With the recent listing of our first hemp protein product in our storeand the fact that many of us in the Curavita office have been using hemp food products for some time, we thought it time to write a post about the health benefits, nutritional facts and other information about hemp protein you might find interesting.
But first, let's take a look at the history of hemp products coming to market in Australia.
Up until November 12, 2017, it was illegal to sell any form or hemp product in Australia. From that day, the Food Standards Code changed, to permit the sale of low psychoactive hemp seed and protein as a food. This means that hemp food products classed as low-THC can be on sale and be sold for human consumption.
Low-THC is defined as hemp seeds and protein that contain less than 0.5% THC, the psychoactive ingredient tetrahydrocannabinol (THC). This is the chemical in the plant that gets you high when smoking or otherwise when using marijuana.
As with any new change in legislation that allows the sale of an item in demand, there was a dramatic increase in the amount of hemp food products on the market, including hemp seed oil. The 3 main products are seeds, protein powder and oil.
However this is not to be confused with CBD oil, which still regulated in Australia and can only be sold via prescription by approved suppliers. CBD oil does contain higher levels of CBD.
One of the most common questions we get asked by customers is will consuming protein, seeds or oil get you high. The answer is no. The levels of THC are too low and always must be within the 0.5% THC threshold for any product sold on the open Australian market to the public.
The benefits of consuming hemp products as food were known well before they were legal for sale in Australia. The masses of evidence indeed was one of the reasons the legislation changed and the advocates of the product were rewarded for their efforts.
Hemp seeds contain around 25% protein, which puts them in the same league as soybeans and quinoa. You've also been living under a rock if you haven't heard that hemp seeds also contain all the 9 essential fatty acids including omega-3 and omega-6. The real kicker though is the ratio. The ratio of omega-6 to omega-3 is normally between 2:1 or 3:1 in hemp seeds. Numerous studies have indicated that this is the optimal range for human health.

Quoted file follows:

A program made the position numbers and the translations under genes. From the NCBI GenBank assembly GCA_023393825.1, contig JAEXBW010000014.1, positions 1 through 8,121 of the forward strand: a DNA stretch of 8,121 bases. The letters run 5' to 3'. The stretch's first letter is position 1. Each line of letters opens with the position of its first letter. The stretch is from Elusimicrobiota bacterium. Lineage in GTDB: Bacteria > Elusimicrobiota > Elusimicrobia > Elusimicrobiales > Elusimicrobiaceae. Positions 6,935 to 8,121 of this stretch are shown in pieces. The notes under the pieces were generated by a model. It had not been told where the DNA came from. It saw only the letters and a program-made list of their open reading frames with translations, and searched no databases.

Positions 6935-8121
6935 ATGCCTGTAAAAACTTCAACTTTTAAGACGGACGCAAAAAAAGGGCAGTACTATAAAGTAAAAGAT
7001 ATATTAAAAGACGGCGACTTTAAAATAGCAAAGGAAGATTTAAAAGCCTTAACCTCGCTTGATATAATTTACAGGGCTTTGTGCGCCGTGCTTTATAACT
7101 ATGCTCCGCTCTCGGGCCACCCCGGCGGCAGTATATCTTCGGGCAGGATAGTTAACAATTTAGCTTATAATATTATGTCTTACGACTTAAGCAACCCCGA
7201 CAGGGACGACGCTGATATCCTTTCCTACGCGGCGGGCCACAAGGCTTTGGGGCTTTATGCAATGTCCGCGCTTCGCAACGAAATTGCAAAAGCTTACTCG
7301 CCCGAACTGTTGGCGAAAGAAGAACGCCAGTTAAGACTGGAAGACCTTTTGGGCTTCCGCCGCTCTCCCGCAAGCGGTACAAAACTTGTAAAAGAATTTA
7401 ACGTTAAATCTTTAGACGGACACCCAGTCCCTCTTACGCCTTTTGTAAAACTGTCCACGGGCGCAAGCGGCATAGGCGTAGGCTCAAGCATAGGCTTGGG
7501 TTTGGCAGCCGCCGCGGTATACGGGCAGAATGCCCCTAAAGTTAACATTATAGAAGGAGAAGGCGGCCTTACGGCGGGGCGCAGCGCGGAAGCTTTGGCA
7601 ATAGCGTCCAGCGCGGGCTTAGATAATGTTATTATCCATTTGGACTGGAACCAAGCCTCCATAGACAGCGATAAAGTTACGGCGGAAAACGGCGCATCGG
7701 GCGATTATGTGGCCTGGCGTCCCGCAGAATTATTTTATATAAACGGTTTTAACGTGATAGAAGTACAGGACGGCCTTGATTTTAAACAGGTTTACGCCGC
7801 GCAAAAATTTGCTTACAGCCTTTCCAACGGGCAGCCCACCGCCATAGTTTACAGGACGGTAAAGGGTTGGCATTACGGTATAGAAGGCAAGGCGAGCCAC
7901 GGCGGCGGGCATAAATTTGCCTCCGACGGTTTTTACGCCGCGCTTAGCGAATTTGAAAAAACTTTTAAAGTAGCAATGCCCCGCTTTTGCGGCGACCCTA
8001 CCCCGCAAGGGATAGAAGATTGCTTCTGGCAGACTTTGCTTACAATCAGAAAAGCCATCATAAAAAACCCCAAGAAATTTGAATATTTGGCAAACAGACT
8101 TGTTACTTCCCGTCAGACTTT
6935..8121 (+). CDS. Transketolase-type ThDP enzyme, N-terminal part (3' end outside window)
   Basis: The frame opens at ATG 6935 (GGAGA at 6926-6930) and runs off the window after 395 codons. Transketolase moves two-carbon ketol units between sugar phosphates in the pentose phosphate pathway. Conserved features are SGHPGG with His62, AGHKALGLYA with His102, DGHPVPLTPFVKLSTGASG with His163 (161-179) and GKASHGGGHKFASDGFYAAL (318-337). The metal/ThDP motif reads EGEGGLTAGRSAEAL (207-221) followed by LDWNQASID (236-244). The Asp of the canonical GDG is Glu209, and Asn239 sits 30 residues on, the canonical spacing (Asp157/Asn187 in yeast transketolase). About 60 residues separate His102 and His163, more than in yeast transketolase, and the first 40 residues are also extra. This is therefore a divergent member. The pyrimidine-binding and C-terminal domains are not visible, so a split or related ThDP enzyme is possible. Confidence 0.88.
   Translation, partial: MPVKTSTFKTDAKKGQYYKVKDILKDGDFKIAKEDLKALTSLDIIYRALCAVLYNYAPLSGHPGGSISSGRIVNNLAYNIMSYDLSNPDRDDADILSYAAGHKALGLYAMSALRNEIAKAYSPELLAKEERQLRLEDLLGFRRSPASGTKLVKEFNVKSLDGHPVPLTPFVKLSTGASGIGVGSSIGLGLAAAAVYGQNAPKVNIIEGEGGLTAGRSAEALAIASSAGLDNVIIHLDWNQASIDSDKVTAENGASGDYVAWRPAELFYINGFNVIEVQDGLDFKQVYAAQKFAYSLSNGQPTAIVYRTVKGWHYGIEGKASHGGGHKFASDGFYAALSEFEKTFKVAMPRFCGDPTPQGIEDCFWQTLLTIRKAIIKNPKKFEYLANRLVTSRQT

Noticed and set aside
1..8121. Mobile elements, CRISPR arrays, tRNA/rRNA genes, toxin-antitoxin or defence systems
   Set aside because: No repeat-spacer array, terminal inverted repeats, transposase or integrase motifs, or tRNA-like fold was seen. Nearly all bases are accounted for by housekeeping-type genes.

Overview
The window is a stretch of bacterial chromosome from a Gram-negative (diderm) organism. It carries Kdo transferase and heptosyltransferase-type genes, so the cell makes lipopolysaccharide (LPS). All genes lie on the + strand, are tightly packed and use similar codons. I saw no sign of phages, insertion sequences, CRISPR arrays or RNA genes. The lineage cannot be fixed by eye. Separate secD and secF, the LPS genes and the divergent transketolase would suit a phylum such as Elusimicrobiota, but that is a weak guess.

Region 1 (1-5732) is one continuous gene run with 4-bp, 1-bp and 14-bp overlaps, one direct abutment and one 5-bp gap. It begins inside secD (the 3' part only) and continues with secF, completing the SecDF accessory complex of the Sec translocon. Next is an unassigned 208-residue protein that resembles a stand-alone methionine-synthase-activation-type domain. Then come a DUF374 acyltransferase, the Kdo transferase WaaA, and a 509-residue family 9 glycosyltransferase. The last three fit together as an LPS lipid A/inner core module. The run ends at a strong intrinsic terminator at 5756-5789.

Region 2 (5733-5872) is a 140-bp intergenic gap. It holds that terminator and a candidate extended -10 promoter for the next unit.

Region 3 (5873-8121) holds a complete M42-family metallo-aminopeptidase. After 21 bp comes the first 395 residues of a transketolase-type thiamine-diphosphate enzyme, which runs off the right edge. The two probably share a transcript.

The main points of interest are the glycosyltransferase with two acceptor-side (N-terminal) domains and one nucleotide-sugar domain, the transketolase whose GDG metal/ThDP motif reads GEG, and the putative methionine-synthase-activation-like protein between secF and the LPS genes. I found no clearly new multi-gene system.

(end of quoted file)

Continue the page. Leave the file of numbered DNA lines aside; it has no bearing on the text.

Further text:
The two main proteins found in the seeds are edestin and albumin. These are both high quality storage proteins that are digested easily. It also has very high levels of the amino acid arginine.
It is also a high source of fiber, rich in vitamin E, magnesium, phosphorus, and potassium.
Nutritional profile of hemp seeds
There are a plethora of evidence based health benefits of consuming hemp protein, seeds or oils. Studies have shown that the anti-oxidant and anti-inflammatory effects can help the immune system, and potentially help brain function.
Conditions it may improve include Parkinson's disease, alzheimer's disease, multiple sclerosis, neuropathic pain, and childhood seizure disorders. Source: https://www.sciencedirect.com/science/article/pii/S0308814618307180?via%3Dihub
The fatty acid content may boost heart health, particularly due to the high levels of arginine, that is metabolised into nitric oxide. Nitric oxide is important for artery and vein dilation.
Other noted health benefits include improvement in skin conditions, such as dermatitis and acne.
OK, so you've purchased some seed or protein.....now what?
Hemp seeds (or hemp hearts) are about the size of a small bean, and they have a nutty, earthy taste.
Adding the protein or seeds to your diet is really easy. If you're using seeds, you can simply add them with your breakfast into your cereal or yogurt. Both protein and or ground seeds can be added to smoothies, and also added to salads. We've even heard our customers using it to mix in with their ground beef to make burgers.
If you're really keen, you can also make hemp milk with the seeds. Other alternatives are adding it to baked goods such as bread and muffins.
Many high level sports people like to combine hemp protein with other supplements, especially if they want to reduce other food for high protein intake, particularly if they are vegan or sensitive to veganism. The high levels of protein and other health benefits make it an in demand alternative to other sources of natural protein.
Hemp protein smoothie and avocado toast pic.twitter.com/lMbtixxmHF
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